Frank Lautenberg made it clear this summer that he has a big love for Lady Gaga. The octogenarian isn't even up for reelection this fall, but just to pad his war chest a little, he hosted a fundraiser at a Gaga concert. For a mere $2,400—the maximum individual donation amount allowed by law—one could join him and his wife in their box at the Verizon Center in DC. He wasn't playing about his affection; for his 86th birthday in January, he went to a Gaga show at Radio City Music Hall. No Rockettes for this Democratic senator from New Jersey.
It's impossible to escape the appropriative aspects of the Gaga persona, though. The feminist aspects of her work are deeply tangled with the anti-feminist parts. We probably wouldn't be seeing Gaga's work at all if she didn't meet certain beauty standards applied to pop stars, if her work wasn't appropriative—the crispy feminist interior is wrapped up in a shit sandwich.
It isn't Lady Gaga's fault that appropriation and conventionally attractive women are popular in pop culture and that both of these things are pretty much necessary if you want to be a pop star. And I don't blame Germanotta for creating a character like Lady Gaga to break into the pop scene, because who doesn't want to be a star?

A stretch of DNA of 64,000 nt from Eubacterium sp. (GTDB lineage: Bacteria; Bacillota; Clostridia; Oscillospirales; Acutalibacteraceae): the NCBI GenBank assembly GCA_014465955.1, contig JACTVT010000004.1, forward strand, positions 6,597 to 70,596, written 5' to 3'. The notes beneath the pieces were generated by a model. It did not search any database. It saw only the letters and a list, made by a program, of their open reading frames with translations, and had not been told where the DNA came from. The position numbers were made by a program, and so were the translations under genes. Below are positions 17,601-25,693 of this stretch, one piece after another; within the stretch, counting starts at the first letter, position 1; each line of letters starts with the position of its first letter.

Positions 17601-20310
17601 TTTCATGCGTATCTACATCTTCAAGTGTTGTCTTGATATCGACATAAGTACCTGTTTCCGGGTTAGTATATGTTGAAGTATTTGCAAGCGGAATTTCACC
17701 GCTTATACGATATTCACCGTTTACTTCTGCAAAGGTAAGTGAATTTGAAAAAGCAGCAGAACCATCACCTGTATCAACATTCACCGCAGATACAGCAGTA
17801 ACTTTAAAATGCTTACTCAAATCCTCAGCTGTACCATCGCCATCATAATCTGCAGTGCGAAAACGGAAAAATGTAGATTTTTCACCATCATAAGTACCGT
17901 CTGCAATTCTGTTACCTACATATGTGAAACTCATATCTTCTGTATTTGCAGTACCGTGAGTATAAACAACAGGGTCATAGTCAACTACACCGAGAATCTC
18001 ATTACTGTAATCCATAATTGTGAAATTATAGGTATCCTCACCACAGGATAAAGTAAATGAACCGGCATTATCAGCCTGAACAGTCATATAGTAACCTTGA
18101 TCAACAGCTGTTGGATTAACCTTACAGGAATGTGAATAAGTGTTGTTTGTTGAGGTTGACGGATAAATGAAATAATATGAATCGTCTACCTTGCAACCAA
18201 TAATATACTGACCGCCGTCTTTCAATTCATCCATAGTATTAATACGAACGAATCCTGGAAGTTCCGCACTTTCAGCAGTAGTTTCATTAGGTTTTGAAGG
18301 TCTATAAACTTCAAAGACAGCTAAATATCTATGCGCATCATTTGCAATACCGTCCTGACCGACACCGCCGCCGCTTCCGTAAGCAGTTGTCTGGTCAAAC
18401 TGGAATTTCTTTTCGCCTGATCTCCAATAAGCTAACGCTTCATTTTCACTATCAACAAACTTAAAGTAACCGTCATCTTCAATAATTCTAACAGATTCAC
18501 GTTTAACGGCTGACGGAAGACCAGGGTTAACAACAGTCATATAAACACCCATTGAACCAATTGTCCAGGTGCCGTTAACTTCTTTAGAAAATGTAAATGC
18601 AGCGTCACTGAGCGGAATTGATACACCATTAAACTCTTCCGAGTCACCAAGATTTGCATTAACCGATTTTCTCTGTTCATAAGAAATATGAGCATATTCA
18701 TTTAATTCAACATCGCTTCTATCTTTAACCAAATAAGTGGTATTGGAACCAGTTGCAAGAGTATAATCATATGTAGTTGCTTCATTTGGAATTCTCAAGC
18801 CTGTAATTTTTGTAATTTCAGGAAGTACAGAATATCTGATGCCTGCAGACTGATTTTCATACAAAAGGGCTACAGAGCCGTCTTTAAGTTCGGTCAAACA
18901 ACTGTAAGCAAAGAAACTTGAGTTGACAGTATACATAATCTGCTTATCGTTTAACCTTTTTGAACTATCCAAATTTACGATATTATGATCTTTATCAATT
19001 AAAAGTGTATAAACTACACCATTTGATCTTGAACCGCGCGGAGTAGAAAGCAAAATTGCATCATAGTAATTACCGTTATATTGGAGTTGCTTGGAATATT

You see, if I was a guy, and I was sitting here with a cigarette in my hand, grabbing my crotch and talking about how I make music 'cause I love fast cars and fucking girls, you'd call me a rock star. But when I do it in my music and in my videos, because I'm a female, because I make pop music, you're judgmental, and you say that it is distracting. I'm just a rock star.
Are you also a feminist?
I'm not a feminist - I, I hail men, I love men. I celebrate American male culture, and beer, and bars and muscle cars...